February market wrap – Volatility, GST hike and…market resilience?

Date: March 1, 2018

February will be remembered for the return of volatility, the realization that stocks cannot keep rising indefinitely and the Government’s Budget in which it was announced that Goods & Services Tax will be raised from 7 to 9% sometime from 2021 onwards, news that has dominated headlines and discussions since it was announced.

It will also be remembered for a fall in US bond prices because of inflation fears, a rise in the 10-year Treasury yield to just below 3% and a huge spike up in the VIX Index, suggesting that complacency (or greed, if you prefer) had been replaced by a hefty dose of fear.

Last but not least, there were corporate governance issues that emerged surrounding Midas Holdings and Datapulse Technology that gave the media and commentators plenty to write about.

Despite all of the above however, stocks did ultimately avoid a total collapse, staging a notable comeback in the second half from alarming plunges in the first half, so bulls might quite justifiably argue that the positive picture remains intact and that investors should buy the dips whilst staying invested to ride out the troughs which lie ahead. Only time will tell if this assessment holds true.

For the month, the Straits Times Index lost 16 points at 3,517.94, bringing its year-to-date performance to 3.4%. It suffered its largest single-day loss for the month on 6 Feb when it fell 76.55 points or 2.2% to 3,406.38 in response to an overnight collapse on Wall Street that saw the Dow plunge 1,175 points or 4.6% to 24,345.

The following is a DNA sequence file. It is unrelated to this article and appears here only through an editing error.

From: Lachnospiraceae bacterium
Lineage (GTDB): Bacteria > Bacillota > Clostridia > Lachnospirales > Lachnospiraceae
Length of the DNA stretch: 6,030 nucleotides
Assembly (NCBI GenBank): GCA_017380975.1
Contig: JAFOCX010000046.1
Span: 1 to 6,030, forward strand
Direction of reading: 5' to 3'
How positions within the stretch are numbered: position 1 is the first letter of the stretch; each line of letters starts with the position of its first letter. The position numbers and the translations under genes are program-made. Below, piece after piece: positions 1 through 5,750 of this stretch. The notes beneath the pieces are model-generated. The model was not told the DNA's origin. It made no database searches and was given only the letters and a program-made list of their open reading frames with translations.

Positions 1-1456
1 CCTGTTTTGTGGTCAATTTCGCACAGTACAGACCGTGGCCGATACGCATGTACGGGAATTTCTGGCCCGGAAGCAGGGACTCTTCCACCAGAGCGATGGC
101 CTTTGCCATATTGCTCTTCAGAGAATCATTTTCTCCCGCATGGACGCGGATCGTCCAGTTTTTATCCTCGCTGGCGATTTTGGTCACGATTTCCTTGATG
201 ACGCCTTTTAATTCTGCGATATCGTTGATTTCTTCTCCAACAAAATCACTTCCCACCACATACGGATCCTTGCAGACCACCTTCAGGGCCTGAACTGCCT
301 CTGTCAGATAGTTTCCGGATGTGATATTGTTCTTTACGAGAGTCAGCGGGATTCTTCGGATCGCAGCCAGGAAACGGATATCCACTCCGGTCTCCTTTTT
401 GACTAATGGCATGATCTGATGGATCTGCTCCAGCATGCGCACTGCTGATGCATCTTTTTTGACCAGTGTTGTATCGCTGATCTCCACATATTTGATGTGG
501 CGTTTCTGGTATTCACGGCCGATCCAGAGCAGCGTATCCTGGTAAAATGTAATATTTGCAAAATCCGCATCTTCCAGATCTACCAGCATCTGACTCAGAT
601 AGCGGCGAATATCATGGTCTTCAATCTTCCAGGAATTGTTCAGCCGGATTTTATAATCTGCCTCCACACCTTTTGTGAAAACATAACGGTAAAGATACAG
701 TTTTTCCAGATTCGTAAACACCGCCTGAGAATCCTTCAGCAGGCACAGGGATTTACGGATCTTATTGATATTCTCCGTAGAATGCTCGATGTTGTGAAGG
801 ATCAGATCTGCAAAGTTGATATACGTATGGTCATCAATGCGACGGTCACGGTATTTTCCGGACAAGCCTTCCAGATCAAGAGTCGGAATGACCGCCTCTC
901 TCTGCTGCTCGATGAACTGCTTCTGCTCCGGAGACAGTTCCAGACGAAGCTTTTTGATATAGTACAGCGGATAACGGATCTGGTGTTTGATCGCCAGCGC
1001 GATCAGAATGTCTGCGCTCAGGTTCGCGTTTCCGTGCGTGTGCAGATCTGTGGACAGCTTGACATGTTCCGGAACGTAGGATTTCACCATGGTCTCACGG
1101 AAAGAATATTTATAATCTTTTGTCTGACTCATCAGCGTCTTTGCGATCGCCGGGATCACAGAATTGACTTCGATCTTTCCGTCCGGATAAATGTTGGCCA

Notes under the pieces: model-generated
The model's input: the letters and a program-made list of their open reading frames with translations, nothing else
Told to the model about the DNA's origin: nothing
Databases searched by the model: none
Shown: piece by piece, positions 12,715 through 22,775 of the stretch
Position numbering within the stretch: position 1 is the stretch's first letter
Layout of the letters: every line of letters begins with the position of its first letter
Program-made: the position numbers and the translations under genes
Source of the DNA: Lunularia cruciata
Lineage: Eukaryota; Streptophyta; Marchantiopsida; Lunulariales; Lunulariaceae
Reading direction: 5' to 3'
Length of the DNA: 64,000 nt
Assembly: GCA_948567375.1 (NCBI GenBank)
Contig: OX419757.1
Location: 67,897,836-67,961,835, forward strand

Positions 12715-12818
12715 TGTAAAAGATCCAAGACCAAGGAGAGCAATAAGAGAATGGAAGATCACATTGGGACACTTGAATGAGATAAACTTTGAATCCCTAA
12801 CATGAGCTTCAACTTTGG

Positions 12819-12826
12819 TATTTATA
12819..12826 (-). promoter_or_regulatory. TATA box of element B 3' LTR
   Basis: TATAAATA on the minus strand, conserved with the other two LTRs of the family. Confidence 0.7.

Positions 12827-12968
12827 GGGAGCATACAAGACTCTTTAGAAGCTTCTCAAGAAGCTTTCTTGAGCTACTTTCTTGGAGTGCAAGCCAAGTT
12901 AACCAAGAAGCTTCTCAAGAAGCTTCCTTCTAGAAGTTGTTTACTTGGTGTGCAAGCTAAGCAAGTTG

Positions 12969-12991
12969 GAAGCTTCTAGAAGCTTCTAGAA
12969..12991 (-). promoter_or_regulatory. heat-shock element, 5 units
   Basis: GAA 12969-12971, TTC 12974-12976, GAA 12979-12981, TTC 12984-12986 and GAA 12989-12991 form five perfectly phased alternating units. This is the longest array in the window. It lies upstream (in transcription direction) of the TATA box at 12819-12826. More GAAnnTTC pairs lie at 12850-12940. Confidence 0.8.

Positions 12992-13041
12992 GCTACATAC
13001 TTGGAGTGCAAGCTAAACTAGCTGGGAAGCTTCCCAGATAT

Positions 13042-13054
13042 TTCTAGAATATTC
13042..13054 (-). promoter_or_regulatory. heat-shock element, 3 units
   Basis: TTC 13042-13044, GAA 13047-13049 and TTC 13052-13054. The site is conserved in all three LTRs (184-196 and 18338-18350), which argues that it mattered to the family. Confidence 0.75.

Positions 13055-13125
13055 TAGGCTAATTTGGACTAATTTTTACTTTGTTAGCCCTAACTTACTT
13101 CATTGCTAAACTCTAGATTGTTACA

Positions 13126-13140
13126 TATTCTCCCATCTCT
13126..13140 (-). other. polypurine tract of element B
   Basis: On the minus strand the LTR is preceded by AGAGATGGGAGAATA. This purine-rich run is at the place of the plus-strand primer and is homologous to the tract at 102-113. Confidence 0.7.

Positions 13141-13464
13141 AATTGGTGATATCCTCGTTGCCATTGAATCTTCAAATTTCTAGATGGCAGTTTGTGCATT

The key factor throughout the turmoil in US markets has been fluctuations in the 10-year Treasury yield brought on by interest rate and inflation worries. Some observers have forecast that if this crosses 3% then stocks will really be in trouble, so it comes as no surprise that the Dow’s first 1,000+ plunge of the year on 5 Feb mentioned above came in tandem with the yield jumping to a high of 2.88% after release of a wage report suggested to the market that the US Federal Reserve might raise interest rates four times this year instead of the expected three.

The Dow’s second 1,000+ points plunge of 2018 came just three days later on 8 Feb when it lost 1,032 at 23,860 but even though the futures market had signaled pressure ahead on that day, the Straits Times Index actually rose sharply, thanks largely to DBS’s announcement of a S$1.20 dividend that came after the bank said its 3Q earnings had risen 31% to S$1.19 billion. The selling on 9 Feb took the STI down to its 2018 low of 3,377 but thereafter, it rebounded in line with Wall St, bolstered mainly by gains in the banks, thanks to their announcements of solid earnings.

The rebound was largely because the US market chose to focus on an improving economy rather than volatility in the Treasury market or changes in interest rate expectations. As the month drew to a close however, Wall St-led pressure returned. On Tuesday this week, comments by US Federal Reserve chairman Jerome Powell in his inaugural testimony to the Financial Services Committee revived worries of four instead of three rate hikes this year. The 10-year Treasury thus jumped five basis points that day to 2.915 per cent.